• In most states in which data were available, American Indian/Alaska Native residents and Black residents were more likely than white residents to die early in life from conditions that could be prevented or treated with timely access to high-quality care.
    • In nearly every state in which data were available, American Indian/Alaska Native residents and Black residents were much more likely to die from complications related to diabetes than people of other races and ethnicities.
    • State uninsured rates were generally higher and more variable for American Indian/Alaska Native, Black and Latinx/Hispanic adults.
    • American Indian/Alaska Native, Black and Latinx/Hispanic adults were less likely to receive an annual flu shot than adults of other races and ethnicities.

    Potential Solutions Offered

    To create a more equitable health system, the report’s authors suggested that legislators implement a series of state- and federal-level policy changes, which they grouped into four broad areas:

    1. Ensuring universal, affordable and equitable health insurance coverage.
    2. Strengthening primary care and improving the delivery of services.
    3. Reducing administrative burdens that affect patients and health care professionals.
    4. Investing in social services.

    “Too often in the U.S., race and ethnicity are correlated with access to health care, quality of care, health outcomes and overall well-being,” the authors stated in the report’s conclusion. “This is a legacy of structural, institutional and individual racism that predated the country’s founding and that has persisted to the present day, in large part through federal and state policy. By pursuing new policies that center racial and ethnic equity, expand access to high-quality, affordable care and bolster the primary care workforce, we as a nation can ensure that the health care system fulfills its mission to serve all Americans.”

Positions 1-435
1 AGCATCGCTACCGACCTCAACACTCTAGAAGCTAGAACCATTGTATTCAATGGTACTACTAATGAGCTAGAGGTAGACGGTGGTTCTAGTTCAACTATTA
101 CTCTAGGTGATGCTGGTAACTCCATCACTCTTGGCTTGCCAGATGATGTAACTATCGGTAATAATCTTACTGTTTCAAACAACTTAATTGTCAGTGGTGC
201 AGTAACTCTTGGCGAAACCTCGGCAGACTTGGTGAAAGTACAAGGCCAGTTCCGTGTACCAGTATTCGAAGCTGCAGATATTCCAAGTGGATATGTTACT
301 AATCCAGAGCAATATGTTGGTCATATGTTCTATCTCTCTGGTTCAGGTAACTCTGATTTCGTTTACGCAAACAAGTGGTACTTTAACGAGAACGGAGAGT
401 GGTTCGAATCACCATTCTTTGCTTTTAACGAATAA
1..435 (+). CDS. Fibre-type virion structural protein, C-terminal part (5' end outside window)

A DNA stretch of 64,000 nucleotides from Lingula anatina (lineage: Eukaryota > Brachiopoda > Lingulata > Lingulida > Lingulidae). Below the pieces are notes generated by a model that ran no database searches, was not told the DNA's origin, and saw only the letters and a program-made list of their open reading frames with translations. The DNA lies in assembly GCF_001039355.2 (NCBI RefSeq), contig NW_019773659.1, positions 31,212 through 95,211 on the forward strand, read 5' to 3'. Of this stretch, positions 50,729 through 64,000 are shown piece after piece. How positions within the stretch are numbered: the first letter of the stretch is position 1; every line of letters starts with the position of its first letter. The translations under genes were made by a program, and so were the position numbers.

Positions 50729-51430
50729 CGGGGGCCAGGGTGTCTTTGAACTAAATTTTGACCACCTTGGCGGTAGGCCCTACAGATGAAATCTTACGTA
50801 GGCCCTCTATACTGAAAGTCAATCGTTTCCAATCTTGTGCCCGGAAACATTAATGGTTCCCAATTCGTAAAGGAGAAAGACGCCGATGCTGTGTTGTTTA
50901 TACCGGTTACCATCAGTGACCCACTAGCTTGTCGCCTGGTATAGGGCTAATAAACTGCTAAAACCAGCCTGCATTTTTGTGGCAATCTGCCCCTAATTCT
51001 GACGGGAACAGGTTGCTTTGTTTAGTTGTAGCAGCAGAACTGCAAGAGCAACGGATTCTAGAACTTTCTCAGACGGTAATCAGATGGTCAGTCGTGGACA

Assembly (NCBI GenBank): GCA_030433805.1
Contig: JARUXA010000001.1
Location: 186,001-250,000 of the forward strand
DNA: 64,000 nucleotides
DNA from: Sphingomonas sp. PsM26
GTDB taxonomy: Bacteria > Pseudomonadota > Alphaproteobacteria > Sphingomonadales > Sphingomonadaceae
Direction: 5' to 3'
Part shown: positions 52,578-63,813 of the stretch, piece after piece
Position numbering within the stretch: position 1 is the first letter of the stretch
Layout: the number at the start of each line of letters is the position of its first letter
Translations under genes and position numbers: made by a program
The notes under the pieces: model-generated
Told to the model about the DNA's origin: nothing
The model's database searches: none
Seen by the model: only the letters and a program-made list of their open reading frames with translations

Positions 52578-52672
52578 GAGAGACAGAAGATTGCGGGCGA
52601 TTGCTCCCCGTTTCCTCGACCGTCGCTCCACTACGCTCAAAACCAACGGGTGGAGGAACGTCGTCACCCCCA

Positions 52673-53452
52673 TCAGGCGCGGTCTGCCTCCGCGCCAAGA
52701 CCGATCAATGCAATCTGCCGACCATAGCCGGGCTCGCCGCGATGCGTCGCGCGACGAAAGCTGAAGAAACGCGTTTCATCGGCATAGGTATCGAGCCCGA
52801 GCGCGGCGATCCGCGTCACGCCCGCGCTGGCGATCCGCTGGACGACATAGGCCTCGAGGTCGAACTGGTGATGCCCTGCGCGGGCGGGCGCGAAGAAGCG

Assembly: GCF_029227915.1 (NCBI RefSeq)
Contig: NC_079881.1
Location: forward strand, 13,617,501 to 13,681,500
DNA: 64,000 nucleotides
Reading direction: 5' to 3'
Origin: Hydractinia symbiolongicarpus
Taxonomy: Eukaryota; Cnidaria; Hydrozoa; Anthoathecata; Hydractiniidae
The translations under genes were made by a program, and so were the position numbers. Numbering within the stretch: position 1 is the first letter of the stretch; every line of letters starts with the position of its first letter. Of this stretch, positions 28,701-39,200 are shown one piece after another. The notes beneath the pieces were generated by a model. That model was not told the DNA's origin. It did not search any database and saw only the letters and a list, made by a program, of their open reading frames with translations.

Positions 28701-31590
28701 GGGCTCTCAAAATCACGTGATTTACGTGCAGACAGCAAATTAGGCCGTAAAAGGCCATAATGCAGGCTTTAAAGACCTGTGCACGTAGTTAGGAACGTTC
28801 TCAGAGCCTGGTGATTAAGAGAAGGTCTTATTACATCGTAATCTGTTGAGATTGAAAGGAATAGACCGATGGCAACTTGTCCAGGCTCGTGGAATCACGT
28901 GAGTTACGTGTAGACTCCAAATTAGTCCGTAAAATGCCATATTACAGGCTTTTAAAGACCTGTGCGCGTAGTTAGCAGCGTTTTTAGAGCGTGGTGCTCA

Family Physician Provides Context

    Kisha Davis, M.D., M.P.H., a member of the Academy’s Commission on Federal and State Policy and a regional medical director and vice president of equity at Aledade, Inc., told AAFP News that the findings in the analysis were shocking, but not surprising. She also said the persistence of health disparities, even in states that appear to be succeeding on health metrics, points to the importance of examining health outcomes as stratified by race and ethnicity.

    “In my practice I have found health inequities to be multifactorial, largely due to social determinants of health,” Davis said, adding, “But it is important to understand the impact of systemic racism, introduced into the health care system generations ago, still impacts my patients today. Restrictions on where people could live and limitations on who has access to health insurance perpetuates a system of health inequity. I can help advocate through the AAFP to change the system, but I can also impact one patient at a time and ensure that no one, especially my most impacted patients, falls through the cracks.”

    Davis invited family physicians to lead the charge in reducing health disparities among their patients, beginning at the local level.

    “We can begin by making sure that our offices are welcoming to a diverse patient population,” Davis stated. “Look around your local community. How is it similar or different to your patient population? Recognizing and mitigating our own implicit biases helps to make us as physicians part of the solution. There are many resources developed by the AAFP's Center for Diversity and Health Equity to help uncover potential biases, learn more about your community and develop a team-based approach to health equity.”

    Davis also suggested that more action is needed in certain areas to obtain health equity.

    “We are well aware that health disparities are pervasive, and it is important to continue to report on that impact. But we must go beyond just reporting; we must inspire action by setting clear goals aimed at reducing disparity and empower a strong family physician workforce to achieve those goals.”